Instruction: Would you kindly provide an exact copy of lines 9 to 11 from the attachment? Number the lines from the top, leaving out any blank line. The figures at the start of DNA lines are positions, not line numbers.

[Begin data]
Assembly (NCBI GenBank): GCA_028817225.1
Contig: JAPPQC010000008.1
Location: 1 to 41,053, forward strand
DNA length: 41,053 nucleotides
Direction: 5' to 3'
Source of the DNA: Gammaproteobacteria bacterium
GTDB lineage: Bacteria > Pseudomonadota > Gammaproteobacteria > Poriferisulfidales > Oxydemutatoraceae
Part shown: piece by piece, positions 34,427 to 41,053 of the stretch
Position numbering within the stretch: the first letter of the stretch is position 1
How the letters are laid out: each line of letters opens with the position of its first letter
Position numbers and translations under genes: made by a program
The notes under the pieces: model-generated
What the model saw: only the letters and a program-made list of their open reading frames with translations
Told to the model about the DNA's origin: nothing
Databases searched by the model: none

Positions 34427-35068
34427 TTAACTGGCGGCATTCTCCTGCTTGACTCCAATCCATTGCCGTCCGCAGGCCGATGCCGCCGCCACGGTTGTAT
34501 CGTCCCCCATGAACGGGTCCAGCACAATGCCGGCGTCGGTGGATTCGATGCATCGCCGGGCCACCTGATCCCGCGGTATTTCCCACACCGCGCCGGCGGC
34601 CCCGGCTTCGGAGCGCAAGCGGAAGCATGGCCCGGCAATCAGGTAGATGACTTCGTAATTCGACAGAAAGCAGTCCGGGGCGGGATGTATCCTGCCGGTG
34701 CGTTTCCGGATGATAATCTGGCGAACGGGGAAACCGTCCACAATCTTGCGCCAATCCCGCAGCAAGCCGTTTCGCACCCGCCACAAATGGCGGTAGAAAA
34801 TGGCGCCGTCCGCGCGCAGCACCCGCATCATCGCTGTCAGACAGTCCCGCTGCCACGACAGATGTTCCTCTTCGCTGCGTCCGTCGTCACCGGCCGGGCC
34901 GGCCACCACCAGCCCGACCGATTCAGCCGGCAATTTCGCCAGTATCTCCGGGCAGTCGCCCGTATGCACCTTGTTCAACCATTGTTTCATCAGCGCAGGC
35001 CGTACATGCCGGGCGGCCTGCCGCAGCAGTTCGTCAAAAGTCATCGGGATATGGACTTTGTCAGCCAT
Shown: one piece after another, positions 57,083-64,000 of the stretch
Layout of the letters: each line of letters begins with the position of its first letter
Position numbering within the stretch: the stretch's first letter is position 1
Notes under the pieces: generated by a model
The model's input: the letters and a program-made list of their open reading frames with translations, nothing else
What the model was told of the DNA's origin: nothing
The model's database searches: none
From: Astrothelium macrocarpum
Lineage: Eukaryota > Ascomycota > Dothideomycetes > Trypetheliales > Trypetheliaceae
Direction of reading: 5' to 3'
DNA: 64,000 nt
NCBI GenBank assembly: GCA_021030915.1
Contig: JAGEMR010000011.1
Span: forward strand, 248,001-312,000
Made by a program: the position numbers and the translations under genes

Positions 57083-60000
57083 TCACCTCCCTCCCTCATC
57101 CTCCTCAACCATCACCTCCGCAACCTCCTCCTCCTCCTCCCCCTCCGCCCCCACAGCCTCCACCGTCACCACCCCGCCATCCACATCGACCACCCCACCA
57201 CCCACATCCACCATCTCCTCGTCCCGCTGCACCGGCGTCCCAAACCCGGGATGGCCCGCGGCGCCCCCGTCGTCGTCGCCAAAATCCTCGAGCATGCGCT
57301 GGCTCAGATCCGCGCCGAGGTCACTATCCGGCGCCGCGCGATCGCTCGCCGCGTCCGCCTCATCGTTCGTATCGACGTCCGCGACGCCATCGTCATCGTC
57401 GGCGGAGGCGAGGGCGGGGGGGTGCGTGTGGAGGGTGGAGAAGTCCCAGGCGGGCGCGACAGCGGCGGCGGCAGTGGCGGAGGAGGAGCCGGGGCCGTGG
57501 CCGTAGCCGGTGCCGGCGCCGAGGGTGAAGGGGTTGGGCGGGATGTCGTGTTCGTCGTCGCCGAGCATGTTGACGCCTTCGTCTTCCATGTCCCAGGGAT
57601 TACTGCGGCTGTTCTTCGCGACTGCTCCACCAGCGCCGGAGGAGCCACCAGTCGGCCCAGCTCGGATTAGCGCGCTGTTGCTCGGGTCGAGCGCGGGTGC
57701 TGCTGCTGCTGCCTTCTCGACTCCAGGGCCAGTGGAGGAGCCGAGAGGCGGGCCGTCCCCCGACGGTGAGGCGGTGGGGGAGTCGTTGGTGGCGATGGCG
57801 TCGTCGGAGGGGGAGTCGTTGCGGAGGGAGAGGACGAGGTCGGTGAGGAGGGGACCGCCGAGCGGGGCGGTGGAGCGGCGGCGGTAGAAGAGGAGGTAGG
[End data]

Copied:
Position numbering within the stretch: the first letter of the stretch is position 1
How the letters are laid out: each line of letters opens with the position of its first letter
Position numbers and translations under genes: made by a program